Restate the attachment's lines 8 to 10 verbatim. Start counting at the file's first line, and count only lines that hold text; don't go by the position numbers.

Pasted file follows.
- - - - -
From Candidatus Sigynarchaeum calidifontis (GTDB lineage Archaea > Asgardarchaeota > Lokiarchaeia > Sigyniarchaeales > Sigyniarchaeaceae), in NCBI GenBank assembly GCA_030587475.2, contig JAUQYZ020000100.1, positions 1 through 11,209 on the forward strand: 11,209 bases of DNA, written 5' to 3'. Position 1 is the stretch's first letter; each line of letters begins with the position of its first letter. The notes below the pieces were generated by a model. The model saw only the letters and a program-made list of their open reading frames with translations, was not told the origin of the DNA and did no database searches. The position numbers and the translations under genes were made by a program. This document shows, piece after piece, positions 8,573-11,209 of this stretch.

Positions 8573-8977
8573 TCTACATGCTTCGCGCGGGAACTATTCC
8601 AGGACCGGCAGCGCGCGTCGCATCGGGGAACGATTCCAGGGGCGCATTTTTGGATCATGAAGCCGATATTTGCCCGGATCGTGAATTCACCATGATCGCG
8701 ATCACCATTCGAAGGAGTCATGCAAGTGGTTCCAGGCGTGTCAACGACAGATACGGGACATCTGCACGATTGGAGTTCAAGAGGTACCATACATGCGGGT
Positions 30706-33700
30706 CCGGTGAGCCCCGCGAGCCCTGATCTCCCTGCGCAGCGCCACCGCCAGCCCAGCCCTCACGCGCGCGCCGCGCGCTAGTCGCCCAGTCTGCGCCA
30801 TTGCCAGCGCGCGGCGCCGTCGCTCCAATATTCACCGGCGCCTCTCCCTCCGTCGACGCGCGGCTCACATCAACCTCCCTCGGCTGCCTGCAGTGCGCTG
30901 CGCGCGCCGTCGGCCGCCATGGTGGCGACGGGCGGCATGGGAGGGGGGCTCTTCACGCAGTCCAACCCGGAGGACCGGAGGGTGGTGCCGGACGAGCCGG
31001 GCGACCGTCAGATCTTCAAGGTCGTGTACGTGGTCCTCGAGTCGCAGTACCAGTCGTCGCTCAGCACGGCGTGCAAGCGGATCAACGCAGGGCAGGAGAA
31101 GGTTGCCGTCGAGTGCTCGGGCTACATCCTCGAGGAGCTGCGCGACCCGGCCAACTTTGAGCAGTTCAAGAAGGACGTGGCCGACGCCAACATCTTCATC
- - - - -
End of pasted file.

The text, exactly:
30801 TTGCCAGCGCGCGGCGCCGTCGCTCCAATATTCACCGGCGCCTCTCCCTCCGTCGACGCGCGGCTCACATCAACCTCCCTCGGCTGCCTGCAGTGCGCTG
30901 CGCGCGCCGTCGGCCGCCATGGTGGCGACGGGCGGCATGGGAGGGGGGCTCTTCACGCAGTCCAACCCGGAGGACCGGAGGGTGGTGCCGGACGAGCCGG
31001 GCGACCGTCAGATCTTCAAGGTCGTGTACGTGGTCCTCGAGTCGCAGTACCAGTCGTCGCTCAGCACGGCGTGCAAGCGGATCAACGCAGGGCAGGAGAA